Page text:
Ultimately, the artists in “Queloides” used the subjects of racism and the societal and ideological changes of the Special Period to make oblique stabs at the government. Officially designated a socialistic republic, Cuba in practice has been ruled by a closed and repressive governmental regime. Citizen’s access to the rest of the globe is severely limited in Cuba. The Human Rights Watch alleges that the Cuban government “represses nearly all forms of political dissent” and that “Cubans are systematically denied basic rights to free expression, association, assembly, privacy, movement, and due process of law.” Today, just connecting to the Internet illegally in Cuba can lead to a five-year prison sentence. For Cuban artists, addressing the ills of their society in their art has exacted a higher toll: Real ostracism and repression, even for addressing as simple an idea as racial justice and equality. According to co-curator Alejandro de la Fuente, “This is the first time in post-revolutionary Cuba the word ‘racism’ has appeared in the title of an exhibition. Because of this, I have now been banned from Cuba. It is a high price to pay, but we must do what we can to help break the official silence on racism.”
All these facts, taken in sum, might dictate that Cuban artists in 1991, in a pre-globalist age, would be ignorant of international art trends. But in actuality, as “Queloides” reveals, quite the opposite is true. Early 90s global art trends such as identity art, appropriation, accumulation, media-fixation, mixed media art, installation and performance art all make their appearance in this exhibition. For example, the artist Alexis Esquivel produced works that were not far removed, at least in surface appearance, from the David Salle and Robert Longo-influenced, media-mediated pastiche style popular across the globe in the early 1990s. Roberto Diago’s installation work, meanwhile, reflected the trend of accumulating appropriated objects–trash, discards, consumer goods–that appeared in the work of Tom Friedman, Tara Donovan, Rivane Neuenschwander, and many others through the 1990s and 2000s. And Rene Pena’s work reflected a concern about personal identity and self-image that is not much different in the work of Kara Walker, Carrie Mae Weems, and many other artists who emerged in the 1990s.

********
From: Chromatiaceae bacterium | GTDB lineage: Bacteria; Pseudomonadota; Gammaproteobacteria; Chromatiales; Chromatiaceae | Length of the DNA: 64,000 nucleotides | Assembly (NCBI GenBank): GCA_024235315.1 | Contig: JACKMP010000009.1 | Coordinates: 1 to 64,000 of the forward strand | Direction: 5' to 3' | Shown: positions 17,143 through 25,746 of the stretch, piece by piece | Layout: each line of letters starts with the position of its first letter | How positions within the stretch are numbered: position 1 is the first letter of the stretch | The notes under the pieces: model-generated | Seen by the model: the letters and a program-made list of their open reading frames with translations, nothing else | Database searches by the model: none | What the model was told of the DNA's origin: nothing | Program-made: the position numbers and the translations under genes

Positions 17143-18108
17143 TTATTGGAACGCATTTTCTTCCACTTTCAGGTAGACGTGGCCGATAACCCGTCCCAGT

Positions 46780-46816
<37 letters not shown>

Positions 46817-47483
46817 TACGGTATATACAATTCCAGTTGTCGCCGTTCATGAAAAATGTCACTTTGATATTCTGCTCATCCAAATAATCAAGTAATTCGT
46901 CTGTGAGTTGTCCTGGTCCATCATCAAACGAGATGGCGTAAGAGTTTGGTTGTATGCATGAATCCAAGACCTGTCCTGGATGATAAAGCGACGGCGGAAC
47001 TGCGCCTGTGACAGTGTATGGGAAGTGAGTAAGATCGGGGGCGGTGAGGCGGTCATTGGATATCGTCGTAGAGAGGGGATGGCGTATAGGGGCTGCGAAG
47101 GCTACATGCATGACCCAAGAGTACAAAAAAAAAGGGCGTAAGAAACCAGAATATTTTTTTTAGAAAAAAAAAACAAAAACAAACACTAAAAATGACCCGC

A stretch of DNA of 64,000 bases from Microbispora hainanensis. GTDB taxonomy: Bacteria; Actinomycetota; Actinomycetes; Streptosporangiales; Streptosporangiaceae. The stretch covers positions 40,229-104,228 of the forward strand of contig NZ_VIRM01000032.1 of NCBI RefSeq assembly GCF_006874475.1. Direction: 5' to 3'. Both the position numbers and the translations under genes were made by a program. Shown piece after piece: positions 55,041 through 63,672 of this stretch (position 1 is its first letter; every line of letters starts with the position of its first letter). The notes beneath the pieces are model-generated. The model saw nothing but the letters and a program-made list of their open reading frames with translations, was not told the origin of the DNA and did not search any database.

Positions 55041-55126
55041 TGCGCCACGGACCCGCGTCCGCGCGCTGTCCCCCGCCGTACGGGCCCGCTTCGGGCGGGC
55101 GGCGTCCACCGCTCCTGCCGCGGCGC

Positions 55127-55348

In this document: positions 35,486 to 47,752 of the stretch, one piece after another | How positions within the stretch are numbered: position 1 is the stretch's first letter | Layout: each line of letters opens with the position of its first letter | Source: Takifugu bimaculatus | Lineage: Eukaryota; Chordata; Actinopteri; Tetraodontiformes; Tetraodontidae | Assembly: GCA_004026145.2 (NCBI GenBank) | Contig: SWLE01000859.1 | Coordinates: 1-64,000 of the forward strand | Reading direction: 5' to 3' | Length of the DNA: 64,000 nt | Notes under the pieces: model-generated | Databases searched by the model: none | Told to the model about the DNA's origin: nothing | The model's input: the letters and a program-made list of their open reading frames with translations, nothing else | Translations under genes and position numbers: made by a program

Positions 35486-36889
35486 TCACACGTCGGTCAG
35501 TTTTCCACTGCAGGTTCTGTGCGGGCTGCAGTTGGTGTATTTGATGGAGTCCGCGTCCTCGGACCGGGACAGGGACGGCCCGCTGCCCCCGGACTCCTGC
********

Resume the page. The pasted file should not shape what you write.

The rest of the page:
Of course, understanding all the nuances and subtle contexts of the work in “Queloides” relies on a full understanding of local issues–in particular, what life was like during the “Special Period” in Cuba. But it is clear “Queloides” reveals a hidden secret of globalism. That is, many years before curators noticed, ideas, fashions, and visual trends were already being widely shared, even in nations and among artists that resided outside the world stage. “Queloides” is both an intriguing look at how art ideas pass over closed borders, and how closed communities internalize and reinterpret global intellectual trends while keeping a solid eye on local conditions.
René Peña, “Marat negro”
All photos courtesy of the Mattress Factory
Michael Fallon is a writer and arts administrator based out of St. Paul, Minnesota. His work has appeared in Art in America, American Craft, Public Art Review, Minneapolis-St. Paul Magazine, the OC Weekly, City Pages, and many other publications.Read his previous post, Artist Faces Darkness at Heart of Amazon Rainforest.
Michael Fallon is a guest blogger at utne.com. The views expressed by this guest blogger belong to him and do not necessarily reflect the mission or editorial voice of utne.com or the Utne Reader.